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. Last Updated: 07/27/2016

Ivanov: Rebels Had Georgian ID Papers

Tension between Russia and Georgia continued to rise Monday as Defense Minister Sergei Ivanov claimed that some of the rebels killed recently by federal forces in Chechnya had Georgian refugee identification cards, while Georgia accused Russian border guards and Abkhaz separatists of crossing illegally onto its territory and firing at a Georgian helicopter.

Ivanov asserted that some Chechen rebels killed after crossing the border from Georgia were men who had been listed as missing by their relatives following search operations in which federal troops question and detain Chechens they suspect of rebel activity. Chechen civilians and human rights groups say that dozens of civilians are killed every month as a result of the operations, mostly young men who are detained and never seen again.

"I think you clearly understand what the reality was, when the rebels accused federal forces of ... inhumane treatment, atrocities, etc., and in the meantime they were quietly leaving for Georgia where they were trained for terrorist acts, and now they tried to return home," Ivanov said on ORT television.

Ivanov, who was meeting with military officials in Russia's Kabardino-Balkaria region, also said Georgia could not oust rebels from its lawless Pankisi Gorge without Russia's help and "it is no secret that official Tbilisi indulges them."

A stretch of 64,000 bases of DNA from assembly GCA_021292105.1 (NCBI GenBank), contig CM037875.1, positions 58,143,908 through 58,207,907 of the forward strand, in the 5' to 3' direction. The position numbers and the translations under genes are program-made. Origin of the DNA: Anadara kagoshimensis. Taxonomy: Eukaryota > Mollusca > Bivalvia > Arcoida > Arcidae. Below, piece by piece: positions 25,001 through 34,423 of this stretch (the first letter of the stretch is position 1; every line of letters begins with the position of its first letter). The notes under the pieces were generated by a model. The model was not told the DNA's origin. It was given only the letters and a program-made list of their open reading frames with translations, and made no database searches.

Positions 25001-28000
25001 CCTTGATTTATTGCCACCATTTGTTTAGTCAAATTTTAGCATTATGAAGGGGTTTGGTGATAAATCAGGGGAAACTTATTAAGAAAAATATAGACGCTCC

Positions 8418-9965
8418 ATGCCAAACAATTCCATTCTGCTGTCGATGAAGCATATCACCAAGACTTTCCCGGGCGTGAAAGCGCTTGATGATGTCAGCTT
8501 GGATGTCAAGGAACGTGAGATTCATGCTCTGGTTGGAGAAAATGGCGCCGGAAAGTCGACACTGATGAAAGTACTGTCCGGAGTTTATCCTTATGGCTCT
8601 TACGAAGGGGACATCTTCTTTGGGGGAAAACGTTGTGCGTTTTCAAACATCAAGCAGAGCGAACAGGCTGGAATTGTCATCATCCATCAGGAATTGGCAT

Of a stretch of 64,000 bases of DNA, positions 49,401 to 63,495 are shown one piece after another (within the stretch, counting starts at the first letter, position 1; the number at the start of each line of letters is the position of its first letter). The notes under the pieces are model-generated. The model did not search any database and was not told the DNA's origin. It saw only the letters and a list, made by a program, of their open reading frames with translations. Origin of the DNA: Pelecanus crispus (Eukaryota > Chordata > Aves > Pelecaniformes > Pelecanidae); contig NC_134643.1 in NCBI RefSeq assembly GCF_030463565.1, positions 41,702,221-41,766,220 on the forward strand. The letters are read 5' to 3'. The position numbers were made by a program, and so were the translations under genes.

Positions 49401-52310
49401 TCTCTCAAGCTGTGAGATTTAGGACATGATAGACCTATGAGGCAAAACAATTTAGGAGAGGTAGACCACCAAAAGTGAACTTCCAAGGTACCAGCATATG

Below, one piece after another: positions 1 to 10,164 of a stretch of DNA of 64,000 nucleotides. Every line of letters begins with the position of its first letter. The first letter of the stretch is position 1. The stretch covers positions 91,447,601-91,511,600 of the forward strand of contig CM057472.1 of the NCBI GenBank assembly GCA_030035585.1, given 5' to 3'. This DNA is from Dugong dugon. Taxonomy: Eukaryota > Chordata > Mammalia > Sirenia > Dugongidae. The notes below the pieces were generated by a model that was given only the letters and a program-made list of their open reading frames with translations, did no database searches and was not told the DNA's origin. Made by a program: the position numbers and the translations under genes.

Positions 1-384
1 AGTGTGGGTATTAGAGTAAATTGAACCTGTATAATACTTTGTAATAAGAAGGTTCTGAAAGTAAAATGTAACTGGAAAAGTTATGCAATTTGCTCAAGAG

Georgian officials acknowledge that there may be rebels among the Chechen refugees who have crossed the border into the gorge, but refuse to allow Russian military activity on the ground and blame the problem on Moscow.

"The problem was not created by Georgia. It is the result of one of the tragic problems of Chechnya," Georgian President Eduard Shevardnadze said in his weekly radio address Monday.

Shevardnadze also said that forces from Georgia's breakaway province of Abkhazia had entered Georgian-controlled territory and fired on a Georgian helicopter Sunday. The alleged incursion by the 40-man unit followed a separate advance by Russian border guard units into Georgia a week ago, said Emzar Kvitsiani, the Georgian presidential envoy to the disputed region. The Russians left after Georgia complained, Kvitsiani said.

Both Russia and Abkhazia denied the accusations, and an Abkhaz official insisted it was Georgia that invaded his republic's territory.

Vice President Valery Arshba denied that Abkhaz forces had crossed into Georgian-controlled territory or fired on a Georgian helicopter. "On the contrary, a helicopter from the Georgian side crossed into our territory Sunday," he said. "A warning shot was made. If there is another such case, we'll shoot it down."

(AP, MT)